Ford CEO Mark Fields told President Donald Trump that roughly 1 million jobs in the U.S. are at risk due to U.S. fuel economy regulations.

According to Bloomberg, Field’s estimation is based on his belief that U.S. Corporate Average Fuel Economy (CAFE) mandates that don’t align accordingly to what’s going on the in the market.

Despite his concerns, the report indicates that Fields, along with General Motors’ CEO Mary Barra and Sergio Marchionne of Fiat Chrysler Automobile didn’t ask Trump to eliminate fuel-economy standards during their meeting at the White House earlier this month. Instead, the leaders and Trump focused on ways to ensure that various sets of government regulations are taking consumer demand into account, Bloomberg reports.

“We think having one national standard on fuel economy is really important,” said Fields at the National Automotive Dealers Association convention in New Orleans, La. Fields went on to say that jobs “could be at risk if we’re not given some level of flexibility on that – aligning it to market reality,” citing studies that the CEO didn’t disclose to the outlet.

Last December, Fields voiced his concerns over the automaker manufacturing fuel-efficient vehicles – hybrids, plug-in hybrids, and all-electric cars – that consumers simply aren’t purchasing.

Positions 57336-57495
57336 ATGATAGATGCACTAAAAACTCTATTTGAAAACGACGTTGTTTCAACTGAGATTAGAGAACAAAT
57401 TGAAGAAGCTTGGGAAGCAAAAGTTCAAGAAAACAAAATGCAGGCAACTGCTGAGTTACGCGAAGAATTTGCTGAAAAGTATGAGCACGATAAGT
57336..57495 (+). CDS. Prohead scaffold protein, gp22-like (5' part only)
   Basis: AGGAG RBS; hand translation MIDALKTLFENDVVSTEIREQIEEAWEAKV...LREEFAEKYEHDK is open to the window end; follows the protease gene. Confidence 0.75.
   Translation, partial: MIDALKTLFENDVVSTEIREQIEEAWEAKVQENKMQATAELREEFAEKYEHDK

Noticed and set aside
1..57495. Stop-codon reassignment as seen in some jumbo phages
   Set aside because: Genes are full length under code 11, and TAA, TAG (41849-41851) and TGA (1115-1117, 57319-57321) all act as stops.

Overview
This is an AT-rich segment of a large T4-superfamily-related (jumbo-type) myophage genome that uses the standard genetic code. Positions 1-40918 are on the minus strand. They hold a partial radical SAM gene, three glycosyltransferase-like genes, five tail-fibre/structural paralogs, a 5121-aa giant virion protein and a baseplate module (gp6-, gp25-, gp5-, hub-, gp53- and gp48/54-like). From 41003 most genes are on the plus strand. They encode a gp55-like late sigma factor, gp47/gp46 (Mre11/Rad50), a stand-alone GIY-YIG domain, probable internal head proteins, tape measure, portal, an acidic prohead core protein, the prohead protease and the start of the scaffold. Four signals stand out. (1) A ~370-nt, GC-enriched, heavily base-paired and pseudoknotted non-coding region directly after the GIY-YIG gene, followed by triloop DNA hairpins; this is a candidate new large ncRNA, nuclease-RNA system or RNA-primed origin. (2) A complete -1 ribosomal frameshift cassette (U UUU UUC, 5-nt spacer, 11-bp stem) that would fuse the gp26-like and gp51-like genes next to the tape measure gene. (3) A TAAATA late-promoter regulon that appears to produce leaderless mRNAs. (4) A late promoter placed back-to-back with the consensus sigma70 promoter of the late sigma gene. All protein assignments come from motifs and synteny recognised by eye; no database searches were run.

“In 2008, there were 12 electrified vehicles offered in the US market and it represented 2.3 percent of the industry,” Fields stated in an interview with Bloomberg last year. “Fast forward to 2016, there’s 55 models, and year to date it’s 2.8 percent.”

While it’s anyone’s guess as to what happens next, The Verge reports that Fields, during an earnings call last week, said the meeting with Trump also included discussing the possibility of a national fuel standard.

SEE ALSO: EPA Finalizes 2025 Fuel Economy Rules Before Trump Enters Office

Before Trump was sworn in, the Obama administration finalized a new set of emissions rules that would force automakers to double corporate average fuel efficiency of new vehicles to at least “50 mpg” by 2025 – which amounts to high 30s on the window sticker.

With Trump looking to increase jobs in the U.S. and automakers like Ford that recently canceled plans for a new plant in Mexico agreeing to follow his rules, getting the new administration to alter the emissions regulations is a possibility.

Bloomberg, The Verge